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Reserves are an allowance for the replacement of short-lived components.  Short lived components are those components of a building that do not require annual replacement but wear out before the end of the building's useful life and must be replaced periodically.


Appliances, furnaces, carpeting, roofing, etc. require a reserve allowance.  A reserve is an amount that is set aside (supposedly) to make sure that there are sufficient funds to replace short-lived items.  Occasionally, a mortgagee will require a reserve account as a condition for making a loan.


Reserves typically include:


Exterior paint (interior paint is usually considered maintenance)
Root covering, gutters and downspouts
Floor covering
Kitchen appliances
Heating and Air Conditioning
Cabinets, counters
Electrical and plumbing fixtures


Since these items do not require annual replacement, they are often not considered an expense of operation.  An appraiser must consider these as annual expenses in reconstructing the operating income statement.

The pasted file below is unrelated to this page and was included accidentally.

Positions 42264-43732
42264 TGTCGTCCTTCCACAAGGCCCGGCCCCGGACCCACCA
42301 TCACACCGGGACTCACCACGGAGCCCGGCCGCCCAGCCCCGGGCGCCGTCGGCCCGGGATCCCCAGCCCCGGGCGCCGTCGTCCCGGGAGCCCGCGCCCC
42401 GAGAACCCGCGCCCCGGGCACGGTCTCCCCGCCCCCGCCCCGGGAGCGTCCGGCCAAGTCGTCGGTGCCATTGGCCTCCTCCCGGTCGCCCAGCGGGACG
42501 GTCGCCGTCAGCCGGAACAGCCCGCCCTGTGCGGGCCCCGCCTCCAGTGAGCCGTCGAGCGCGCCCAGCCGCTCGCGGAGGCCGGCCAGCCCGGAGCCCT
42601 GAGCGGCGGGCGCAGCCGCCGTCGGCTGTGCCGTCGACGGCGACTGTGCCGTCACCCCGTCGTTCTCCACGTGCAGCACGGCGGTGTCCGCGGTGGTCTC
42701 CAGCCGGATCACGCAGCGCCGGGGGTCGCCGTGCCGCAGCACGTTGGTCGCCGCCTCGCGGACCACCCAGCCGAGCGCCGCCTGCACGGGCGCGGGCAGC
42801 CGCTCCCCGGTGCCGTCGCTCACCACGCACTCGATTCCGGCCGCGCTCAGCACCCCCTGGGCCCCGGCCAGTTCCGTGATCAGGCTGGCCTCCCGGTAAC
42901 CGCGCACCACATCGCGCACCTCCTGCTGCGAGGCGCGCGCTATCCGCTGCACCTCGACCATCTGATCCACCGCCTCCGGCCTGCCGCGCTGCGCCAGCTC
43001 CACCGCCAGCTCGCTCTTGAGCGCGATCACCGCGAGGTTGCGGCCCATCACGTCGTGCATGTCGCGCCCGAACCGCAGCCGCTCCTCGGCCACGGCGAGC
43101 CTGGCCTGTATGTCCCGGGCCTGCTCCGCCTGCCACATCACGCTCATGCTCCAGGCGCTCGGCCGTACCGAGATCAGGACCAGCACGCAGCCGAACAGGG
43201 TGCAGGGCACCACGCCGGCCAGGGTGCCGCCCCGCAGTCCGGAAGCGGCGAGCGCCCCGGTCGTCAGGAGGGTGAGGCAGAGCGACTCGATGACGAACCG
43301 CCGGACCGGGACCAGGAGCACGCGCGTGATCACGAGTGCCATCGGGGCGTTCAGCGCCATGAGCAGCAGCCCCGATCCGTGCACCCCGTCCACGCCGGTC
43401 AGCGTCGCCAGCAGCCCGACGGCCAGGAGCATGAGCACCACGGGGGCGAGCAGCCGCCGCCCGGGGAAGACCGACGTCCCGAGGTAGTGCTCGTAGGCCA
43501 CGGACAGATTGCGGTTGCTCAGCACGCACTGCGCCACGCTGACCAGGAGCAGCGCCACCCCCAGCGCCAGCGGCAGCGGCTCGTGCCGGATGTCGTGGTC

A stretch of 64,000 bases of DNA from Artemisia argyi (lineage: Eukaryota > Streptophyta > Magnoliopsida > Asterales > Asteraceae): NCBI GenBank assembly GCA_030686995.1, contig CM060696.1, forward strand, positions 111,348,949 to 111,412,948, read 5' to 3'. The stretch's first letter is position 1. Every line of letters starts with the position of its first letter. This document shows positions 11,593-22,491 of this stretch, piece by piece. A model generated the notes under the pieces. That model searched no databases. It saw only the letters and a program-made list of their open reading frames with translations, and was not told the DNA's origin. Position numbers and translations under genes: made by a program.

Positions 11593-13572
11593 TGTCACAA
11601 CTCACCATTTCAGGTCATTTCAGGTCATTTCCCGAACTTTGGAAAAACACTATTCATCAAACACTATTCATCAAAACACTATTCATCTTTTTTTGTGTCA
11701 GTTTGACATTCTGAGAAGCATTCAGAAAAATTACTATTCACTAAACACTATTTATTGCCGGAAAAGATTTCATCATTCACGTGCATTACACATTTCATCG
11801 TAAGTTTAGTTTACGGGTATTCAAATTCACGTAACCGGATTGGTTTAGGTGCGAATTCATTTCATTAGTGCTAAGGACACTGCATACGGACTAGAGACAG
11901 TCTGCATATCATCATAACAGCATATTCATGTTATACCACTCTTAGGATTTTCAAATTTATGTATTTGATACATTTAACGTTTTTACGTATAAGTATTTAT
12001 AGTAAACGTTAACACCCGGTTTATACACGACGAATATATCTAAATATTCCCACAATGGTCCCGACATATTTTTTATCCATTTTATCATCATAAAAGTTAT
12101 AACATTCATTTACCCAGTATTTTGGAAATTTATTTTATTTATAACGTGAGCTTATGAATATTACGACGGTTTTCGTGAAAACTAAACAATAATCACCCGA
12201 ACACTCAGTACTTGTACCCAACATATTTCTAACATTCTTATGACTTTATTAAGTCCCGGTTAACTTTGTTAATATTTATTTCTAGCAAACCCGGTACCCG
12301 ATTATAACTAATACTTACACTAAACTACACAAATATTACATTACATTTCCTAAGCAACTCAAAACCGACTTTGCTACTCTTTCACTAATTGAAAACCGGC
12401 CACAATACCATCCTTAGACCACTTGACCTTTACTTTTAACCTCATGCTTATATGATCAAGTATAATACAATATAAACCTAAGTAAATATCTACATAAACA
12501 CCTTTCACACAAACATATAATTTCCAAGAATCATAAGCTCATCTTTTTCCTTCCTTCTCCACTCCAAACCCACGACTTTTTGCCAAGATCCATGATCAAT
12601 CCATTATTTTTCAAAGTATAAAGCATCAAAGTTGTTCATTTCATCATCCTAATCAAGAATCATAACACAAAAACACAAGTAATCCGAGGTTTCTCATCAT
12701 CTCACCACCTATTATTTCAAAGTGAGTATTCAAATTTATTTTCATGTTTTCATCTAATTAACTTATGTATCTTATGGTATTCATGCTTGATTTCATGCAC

Since short-lived components have a life expectancy of more than one year, the appraiser must "annualize" the cost of replacement.  Since the capitalization rate used to convert the income stream into a value estimate is an annual rate, the income and expenses must also be expressed in an annually.


Owners and managers rarely create an actual reserve account the replacement so the appraiser must create hypothetical reserves.  The hypothetical reserves are nothing more than the "annualization" of the replacement costs of the short-lived components.

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